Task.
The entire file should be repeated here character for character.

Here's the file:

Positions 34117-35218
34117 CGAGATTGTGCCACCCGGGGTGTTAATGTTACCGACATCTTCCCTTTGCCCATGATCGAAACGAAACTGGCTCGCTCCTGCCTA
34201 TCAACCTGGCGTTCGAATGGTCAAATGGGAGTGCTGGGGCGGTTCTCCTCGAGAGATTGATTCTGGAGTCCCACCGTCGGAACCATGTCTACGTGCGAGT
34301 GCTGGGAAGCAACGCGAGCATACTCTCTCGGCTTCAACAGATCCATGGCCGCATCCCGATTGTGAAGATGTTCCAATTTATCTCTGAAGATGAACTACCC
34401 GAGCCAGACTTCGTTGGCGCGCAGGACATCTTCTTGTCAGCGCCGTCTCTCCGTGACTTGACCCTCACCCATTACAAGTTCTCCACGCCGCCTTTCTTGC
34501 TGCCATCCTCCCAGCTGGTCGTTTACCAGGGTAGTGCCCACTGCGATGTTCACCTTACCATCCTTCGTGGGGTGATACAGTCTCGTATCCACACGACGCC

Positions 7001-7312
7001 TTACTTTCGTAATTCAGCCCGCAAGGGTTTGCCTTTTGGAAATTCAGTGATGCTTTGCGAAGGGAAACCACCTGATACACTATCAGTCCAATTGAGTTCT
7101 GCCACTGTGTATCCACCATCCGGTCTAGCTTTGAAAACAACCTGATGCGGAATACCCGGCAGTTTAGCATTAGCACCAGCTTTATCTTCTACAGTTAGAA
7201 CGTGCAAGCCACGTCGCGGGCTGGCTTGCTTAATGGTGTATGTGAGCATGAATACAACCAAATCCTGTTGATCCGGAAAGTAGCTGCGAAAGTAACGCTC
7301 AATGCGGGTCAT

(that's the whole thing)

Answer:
Positions 34117-35218
34117 CGAGATTGTGCCACCCGGGGTGTTAATGTTACCGACATCTTCCCTTTGCCCATGATCGAAACGAAACTGGCTCGCTCCTGCCTA
34201 TCAACCTGGCGTTCGAATGGTCAAATGGGAGTGCTGGGGCGGTTCTCCTCGAGAGATTGATTCTGGAGTCCCACCGTCGGAACCATGTCTACGTGCGAGT
34301 GCTGGGAAGCAACGCGAGCATACTCTCTCGGCTTCAACAGATCCATGGCCGCATCCCGATTGTGAAGATGTTCCAATTTATCTCTGAAGATGAACTACCC
34401 GAGCCAGACTTCGTTGGCGCGCAGGACATCTTCTTGTCAGCGCCGTCTCTCCGTGACTTGACCCTCACCCATTACAAGTTCTCCACGCCGCCTTTCTTGC
34501 TGCCATCCTCCCAGCTGGTCGTTTACCAGGGTAGTGCCCACTGCGATGTTCACCTTACCATCCTTCGTGGGGTGATACAGTCTCGTATCCACACGACGCC

Positions 7001-7312
7001 TTACTTTCGTAATTCAGCCCGCAAGGGTTTGCCTTTTGGAAATTCAGTGATGCTTTGCGAAGGGAAACCACCTGATACACTATCAGTCCAATTGAGTTCT
7101 GCCACTGTGTATCCACCATCCGGTCTAGCTTTGAAAACAACCTGATGCGGAATACCCGGCAGTTTAGCATTAGCACCAGCTTTATCTTCTACAGTTAGAA
7201 CGTGCAAGCCACGTCGCGGGCTGGCTTGCTTAATGGTGTATGTGAGCATGAATACAACCAAATCCTGTTGATCCGGAAAGTAGCTGCGAAAGTAACGCTC
7301 AATGCGGGTCAT